IOM Report Says Patient Misdiagnosis Is a Leading Type of Medical Malpractice Claims
The failure to diagnose or to timely diagnose a medical condition constitutes a significant portion of medical malpractice claims. Historically, there has not been a comprehensive study of the frequency of diagnostic errors and the consequences of these failures to diagnose. But, a recent report titled Improving Diagnosis in Health Care by the Institute of Medicine provides a welcome and exhaustive analysis of this issue.
The 300-plus page report contains a wealth of information about the rate of diagnostic errors, the circumstances in which they occur, and the consequences of these errors. Perhaps, the most troubling and sobering statement in the report is “that most people will experience at least one diagnostic error in their lifetime, sometimes with devastating consequences.” The report further concluded that:
- Postmortem examination research spanning decades has shown that diagnostic errors contribute to approximately 10 percent of patient deaths.
- Medical record reviews suggest that diagnostic errors account for 6 to 17 percent of hospital adverse events.
- Diagnostic errors are the leading type of paid medical malpractice claims, are almost twice as likely to have resulted in the patient’s death compared to other claims, and represent the highest proportion of total payments.
The report calls for taking a series of actions to reduce the likelihood of diagnostic errors and to more effectively address these errors when they occur. Chief among the study’s remedies is to improve communication among medical professionals, patients and the patient’s families to ensure the timely disclosure of pertinent information. “Involving patients and their families in efforts to improve diagnosis is also critical, because they have unique insights into the diagnostic process and the occurrence of diagnostic errors.” The report contains a host of other recommendations, including the development of a “reporting environment and medical liability system that facilitates improved diagnosis through learning from diagnostic errors and near misses.”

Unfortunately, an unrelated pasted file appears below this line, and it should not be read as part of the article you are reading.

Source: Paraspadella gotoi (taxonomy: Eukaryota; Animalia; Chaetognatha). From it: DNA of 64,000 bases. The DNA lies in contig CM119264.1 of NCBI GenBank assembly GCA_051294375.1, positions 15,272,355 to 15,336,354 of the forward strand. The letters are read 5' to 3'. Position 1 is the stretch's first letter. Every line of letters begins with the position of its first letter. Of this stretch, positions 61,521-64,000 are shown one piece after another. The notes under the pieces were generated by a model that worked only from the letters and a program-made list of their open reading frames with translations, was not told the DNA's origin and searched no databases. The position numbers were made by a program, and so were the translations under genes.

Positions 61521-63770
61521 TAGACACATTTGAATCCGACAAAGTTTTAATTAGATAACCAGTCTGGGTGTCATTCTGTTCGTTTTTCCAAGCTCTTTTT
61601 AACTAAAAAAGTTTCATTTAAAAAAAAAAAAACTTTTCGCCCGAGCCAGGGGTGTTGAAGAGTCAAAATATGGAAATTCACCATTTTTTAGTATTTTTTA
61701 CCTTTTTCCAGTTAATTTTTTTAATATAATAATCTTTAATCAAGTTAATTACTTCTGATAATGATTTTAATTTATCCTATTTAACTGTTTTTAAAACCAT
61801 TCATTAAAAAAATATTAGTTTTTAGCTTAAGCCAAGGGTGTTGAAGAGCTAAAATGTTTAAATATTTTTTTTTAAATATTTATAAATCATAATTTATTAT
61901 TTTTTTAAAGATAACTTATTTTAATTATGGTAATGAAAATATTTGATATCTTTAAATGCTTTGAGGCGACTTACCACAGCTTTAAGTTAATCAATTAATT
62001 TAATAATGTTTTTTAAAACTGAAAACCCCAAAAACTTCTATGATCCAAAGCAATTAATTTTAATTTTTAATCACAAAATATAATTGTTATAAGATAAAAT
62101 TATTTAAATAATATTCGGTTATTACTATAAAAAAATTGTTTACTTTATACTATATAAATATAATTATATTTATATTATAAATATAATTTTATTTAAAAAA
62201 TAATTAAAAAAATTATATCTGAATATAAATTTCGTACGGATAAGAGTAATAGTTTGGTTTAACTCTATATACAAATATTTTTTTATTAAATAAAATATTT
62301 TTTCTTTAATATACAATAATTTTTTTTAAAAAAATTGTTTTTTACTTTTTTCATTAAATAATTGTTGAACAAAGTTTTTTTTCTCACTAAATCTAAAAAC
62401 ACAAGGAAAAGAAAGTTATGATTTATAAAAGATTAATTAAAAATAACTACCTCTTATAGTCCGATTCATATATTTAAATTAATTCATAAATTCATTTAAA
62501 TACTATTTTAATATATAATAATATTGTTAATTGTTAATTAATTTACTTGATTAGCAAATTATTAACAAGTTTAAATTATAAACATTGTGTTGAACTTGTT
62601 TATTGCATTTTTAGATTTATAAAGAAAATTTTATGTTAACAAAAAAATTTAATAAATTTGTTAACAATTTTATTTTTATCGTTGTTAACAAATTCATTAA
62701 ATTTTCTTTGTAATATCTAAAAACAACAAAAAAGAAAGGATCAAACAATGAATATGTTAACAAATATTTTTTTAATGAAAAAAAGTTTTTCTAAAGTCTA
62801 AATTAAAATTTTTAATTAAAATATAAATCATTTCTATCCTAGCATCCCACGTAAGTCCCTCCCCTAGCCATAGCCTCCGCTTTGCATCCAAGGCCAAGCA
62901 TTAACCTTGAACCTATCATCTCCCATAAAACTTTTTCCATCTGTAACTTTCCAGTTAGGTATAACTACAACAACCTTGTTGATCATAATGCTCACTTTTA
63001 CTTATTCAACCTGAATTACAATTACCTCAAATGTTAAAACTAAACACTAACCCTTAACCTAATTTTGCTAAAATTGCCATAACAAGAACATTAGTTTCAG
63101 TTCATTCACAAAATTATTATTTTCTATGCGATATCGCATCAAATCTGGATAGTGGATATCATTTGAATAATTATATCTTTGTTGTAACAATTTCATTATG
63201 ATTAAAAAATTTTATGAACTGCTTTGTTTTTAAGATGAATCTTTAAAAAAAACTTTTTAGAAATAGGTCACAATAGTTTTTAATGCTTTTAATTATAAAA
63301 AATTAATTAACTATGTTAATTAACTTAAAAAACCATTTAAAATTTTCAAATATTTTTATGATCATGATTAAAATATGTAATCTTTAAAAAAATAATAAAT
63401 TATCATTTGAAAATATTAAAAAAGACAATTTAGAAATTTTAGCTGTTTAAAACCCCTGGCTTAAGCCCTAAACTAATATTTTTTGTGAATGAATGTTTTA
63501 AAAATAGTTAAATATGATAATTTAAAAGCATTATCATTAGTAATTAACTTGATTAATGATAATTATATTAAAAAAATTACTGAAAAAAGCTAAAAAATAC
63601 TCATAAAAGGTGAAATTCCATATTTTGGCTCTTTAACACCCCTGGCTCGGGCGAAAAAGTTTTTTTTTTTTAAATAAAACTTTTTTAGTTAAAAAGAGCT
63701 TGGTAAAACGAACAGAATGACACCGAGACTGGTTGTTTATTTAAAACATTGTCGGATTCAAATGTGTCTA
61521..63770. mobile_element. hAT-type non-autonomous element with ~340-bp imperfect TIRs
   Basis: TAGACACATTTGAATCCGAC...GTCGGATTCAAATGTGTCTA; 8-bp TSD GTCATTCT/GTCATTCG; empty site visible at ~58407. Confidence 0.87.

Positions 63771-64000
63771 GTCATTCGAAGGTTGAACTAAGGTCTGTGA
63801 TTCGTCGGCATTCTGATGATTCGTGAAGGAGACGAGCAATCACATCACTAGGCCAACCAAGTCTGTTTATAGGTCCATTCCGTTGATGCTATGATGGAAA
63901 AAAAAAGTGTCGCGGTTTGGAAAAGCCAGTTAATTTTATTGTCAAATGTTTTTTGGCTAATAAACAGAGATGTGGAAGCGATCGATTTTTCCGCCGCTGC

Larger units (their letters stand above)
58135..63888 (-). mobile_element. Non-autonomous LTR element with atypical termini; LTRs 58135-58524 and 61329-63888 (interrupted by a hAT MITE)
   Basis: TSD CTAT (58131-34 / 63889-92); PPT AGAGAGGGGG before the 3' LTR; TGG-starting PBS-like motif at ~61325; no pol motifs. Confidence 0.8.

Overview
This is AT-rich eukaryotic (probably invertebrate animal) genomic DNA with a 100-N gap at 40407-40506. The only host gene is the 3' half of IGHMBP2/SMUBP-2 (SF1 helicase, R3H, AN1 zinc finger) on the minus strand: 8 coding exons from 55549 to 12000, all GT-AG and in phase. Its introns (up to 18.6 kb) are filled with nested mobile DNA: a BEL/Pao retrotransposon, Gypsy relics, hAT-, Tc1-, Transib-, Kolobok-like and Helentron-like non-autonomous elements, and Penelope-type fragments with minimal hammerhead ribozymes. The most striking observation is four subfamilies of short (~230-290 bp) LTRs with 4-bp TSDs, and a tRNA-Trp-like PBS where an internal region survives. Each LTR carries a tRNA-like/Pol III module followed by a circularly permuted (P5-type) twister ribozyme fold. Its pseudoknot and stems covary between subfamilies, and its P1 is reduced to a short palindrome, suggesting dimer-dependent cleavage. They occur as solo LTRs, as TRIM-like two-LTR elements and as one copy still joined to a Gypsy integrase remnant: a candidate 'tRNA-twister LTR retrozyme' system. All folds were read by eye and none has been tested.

This report provides a powerful injection into the continued discussion about how best to prevent medical errors and to remedy them. The report provides a thundering call to action for everyone involved in the provision of medical care: “Improving the diagnostic process is not only possible, but it also represents a moral, professional, and public health imperative. Achieving that goal will require a significant re-envisioning of the diagnostic process and a widespread commitment to change among health care professionals, health care organizations, patients and their families, researchers, and policy makers.”
The attorneys at Decof, Decof & Barry, P.C. want most to see the elimination of medical errors. We do not appreciate seeing our clients suffer needlessly. This report and its recommendations will hopefully help usher in a welcome reduction in diagnostic errors and injuries from medical providers. But, in the unfortunate event that you do suffer from a diagnostic error or other injury due to medical malpractice, the attorneys atDecof, Barry, Mega & Quinn are here for you. We have decades of experience navigating through this complex field and reaching successful results for injured persons and their families.